In our Yearbook series, Double Exposure contributors share lists and essays that attempt to define their year in film. In this entry, Olivia Domba looks at the roles performance and acting play in two of the year’s strangest films.


The difference between performance and acting, according to Marina Abramović, is that when you perform, the knife and blood are real, but when you act, the knife is fake and the blood is ketchup. Although Abramović was talking about the delineation between theatrical and performance elements in her art, a tension raised in this year’s Marina Abramović: The Artist Is Present, the potential difference between – and utility of – performance and acting has been the focus of some of my favorite films this year.

No film dealt with the topic of performance more than Leos Carax’s Holy Motors, a movie that has both vocal champions and detractors. Denis Lavant’s M. Oscar assumes persona after persona, leading to a bizarre sexual experience with a woman in a motion capture studio and an even more bizarre stroll through a Paris cemetery and sewer as M. Merde, the focus of Carax’s segment of the 2008 omnibus Tokyo!. For every freakish, disgusting “appointment,” there are brief moments of touching humanity – a conversation between a father and daughter, the intersection of M. Oscar and Kylie Minogue’s Jean in an abandoned department store, but like every appointment, each has a definite ending. M. Oscar returns to his limousine and peels off layer after layer of make-up, stripping one identity, only for a new and equally artificial one to take its place. The profession is obviously taking its toll on the man; despite the brevity of his time simply being M. Oscar, one exchange between himself and a mysterious passenger in his limousine underlines his misgivings about the entire affair. He is simultaneously none and all of the personas in the film, a compendium of seemingly isolated masks assumed for an unforgiving profession that has consumed and defined M. Oscar.


If performance defined M. Oscar, Aggeliki Papoulia’s nurse struggled with performance’s suffocation of her reality in Yorgos Lanthimos’ Alps. The dark comedy focuses on an agency that provides substitutes for lost relatives. The overly impersonal, scripted interactions between the clients and the substitutes are the pinnacle of shoddy acting; passionless, mechanical, and overly self-conscious, the substitutes never seamlessly melt into their clients’ lives. While most of the agency’s substitutes are too egotistical to even attempt to assume anything beyond the superficial characteristics of their “characters,” Papoulia’s nurse becomes infatuated with the release she experiences as other people, facilitating a painfully awkward sexual encounter with one client – the first in a string of infractions that eventually get her kicked out of the agency. The prolonged assumption of a dead girl’s identity – her boyfriend, her tennis shoes, her room – sends the nurse into such a severe crisis of identity that she can no longer understand where her identity ends and the assumed identity of the dead girl begins. The central notion that people would be willing to pay for a complete stranger to assume the role of someone loved, but dead, challenges both the finitude and value of individual existence. If anyone could be me – be my brother’s sister, my parents’ children, friend to my friends – what makes my existence important? Are any of our individual existences important? Alps raises that existential crisis within an absurd context that encourages us to laugh at its seriousness without alleviating any of the self-doubt.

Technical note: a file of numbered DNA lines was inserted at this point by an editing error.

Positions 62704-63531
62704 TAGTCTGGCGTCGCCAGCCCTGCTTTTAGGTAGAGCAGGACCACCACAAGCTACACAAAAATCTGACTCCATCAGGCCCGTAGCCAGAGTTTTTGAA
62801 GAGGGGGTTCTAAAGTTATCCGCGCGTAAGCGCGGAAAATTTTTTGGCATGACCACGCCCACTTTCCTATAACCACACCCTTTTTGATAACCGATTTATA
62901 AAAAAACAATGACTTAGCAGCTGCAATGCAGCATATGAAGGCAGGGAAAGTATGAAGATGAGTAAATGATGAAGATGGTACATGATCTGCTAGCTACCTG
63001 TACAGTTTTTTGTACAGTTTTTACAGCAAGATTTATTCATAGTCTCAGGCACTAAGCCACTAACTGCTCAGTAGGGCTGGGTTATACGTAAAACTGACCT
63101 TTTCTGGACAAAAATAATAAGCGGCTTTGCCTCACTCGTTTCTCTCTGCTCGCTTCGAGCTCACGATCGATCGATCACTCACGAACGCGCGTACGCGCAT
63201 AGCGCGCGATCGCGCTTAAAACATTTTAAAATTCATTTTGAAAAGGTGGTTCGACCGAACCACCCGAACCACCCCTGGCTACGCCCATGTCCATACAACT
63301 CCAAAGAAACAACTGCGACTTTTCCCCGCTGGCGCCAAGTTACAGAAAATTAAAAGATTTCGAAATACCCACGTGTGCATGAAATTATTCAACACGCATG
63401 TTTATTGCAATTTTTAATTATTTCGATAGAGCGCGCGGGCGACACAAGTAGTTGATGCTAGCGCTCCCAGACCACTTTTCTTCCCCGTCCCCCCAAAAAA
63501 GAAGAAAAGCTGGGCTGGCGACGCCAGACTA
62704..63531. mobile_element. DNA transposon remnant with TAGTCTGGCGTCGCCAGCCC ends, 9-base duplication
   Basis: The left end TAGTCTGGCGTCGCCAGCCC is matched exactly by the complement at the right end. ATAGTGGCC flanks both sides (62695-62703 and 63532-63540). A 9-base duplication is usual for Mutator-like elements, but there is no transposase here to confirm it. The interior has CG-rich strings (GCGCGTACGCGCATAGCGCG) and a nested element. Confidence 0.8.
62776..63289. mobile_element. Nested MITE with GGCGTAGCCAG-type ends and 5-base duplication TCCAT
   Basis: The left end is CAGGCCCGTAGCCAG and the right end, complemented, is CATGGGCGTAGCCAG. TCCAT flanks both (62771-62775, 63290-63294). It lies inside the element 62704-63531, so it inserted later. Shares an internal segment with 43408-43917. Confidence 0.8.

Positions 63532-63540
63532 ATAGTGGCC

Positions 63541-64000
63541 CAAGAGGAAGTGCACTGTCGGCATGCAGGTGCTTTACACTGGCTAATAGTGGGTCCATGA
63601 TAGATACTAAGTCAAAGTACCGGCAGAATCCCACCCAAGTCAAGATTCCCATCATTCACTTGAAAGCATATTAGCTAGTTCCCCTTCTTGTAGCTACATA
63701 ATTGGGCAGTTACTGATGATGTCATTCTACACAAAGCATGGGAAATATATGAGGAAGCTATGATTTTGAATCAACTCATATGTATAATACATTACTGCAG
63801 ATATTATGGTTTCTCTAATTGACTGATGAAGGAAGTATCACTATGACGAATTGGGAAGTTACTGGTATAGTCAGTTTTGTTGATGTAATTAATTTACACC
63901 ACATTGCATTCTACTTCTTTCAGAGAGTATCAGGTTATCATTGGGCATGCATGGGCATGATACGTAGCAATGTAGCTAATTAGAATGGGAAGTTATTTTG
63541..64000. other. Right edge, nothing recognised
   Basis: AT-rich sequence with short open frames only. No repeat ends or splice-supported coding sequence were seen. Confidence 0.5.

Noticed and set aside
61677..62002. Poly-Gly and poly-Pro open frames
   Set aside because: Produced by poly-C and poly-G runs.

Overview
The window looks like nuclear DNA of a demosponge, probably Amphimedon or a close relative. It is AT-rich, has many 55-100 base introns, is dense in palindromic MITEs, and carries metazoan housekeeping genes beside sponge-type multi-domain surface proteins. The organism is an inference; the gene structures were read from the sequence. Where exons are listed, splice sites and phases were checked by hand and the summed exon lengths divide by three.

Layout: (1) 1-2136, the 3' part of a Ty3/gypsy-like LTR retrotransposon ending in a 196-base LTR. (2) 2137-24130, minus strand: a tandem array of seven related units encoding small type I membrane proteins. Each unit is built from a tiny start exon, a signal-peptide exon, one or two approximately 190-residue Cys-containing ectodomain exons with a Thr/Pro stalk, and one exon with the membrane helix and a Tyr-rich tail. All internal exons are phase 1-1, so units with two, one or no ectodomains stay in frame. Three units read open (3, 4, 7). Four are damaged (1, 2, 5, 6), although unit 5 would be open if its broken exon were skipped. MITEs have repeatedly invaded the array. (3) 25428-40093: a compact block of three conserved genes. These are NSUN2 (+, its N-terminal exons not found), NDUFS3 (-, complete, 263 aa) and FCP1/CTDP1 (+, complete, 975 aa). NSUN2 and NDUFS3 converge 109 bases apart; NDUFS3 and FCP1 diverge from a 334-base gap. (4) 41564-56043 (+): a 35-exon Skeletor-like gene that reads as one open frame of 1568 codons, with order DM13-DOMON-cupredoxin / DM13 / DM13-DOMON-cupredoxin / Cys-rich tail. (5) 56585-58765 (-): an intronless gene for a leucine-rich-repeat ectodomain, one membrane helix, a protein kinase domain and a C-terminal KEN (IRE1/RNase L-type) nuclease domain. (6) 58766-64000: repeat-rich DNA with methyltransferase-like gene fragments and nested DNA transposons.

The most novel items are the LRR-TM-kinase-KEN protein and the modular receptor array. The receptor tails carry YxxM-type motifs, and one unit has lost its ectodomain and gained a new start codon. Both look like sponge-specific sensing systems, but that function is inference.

It is almost impossible to distinguish acting and performance as two completely separate entities. Both articulate the individual in some type of artistic space alienated from complete reality, but performance understands the individual as projecting a narrative, while acting sees the individual assuming an exterior narrative, to the best of his or her abilities. M. Oscar’s romp through Paris sides more with performance: one man’s expression of the fractured alienation of the modern world.  Alps focuses on the claustrophobia and consequences of a narrative that is being perpetuated in order to avoid the reality of loss; acting is initially presented as a foundation for a narrative that fails to acknowledge the pain and loss of death, but the steady descent of the nurse into an extreme crisis of identity demonstrates the inherent flaws of the entire conceit. In both films, the line between performance and acting has been blurred. The knife may be plastic or steel, the blood real or ketchup – these factors become increasingly irrelevant in the landscape of Holy Motors andAlps; what matters is the continuous presence of the individual, struggling to understand herself in a world that only seeks to flatten and compartmentalize identity for the utility of others.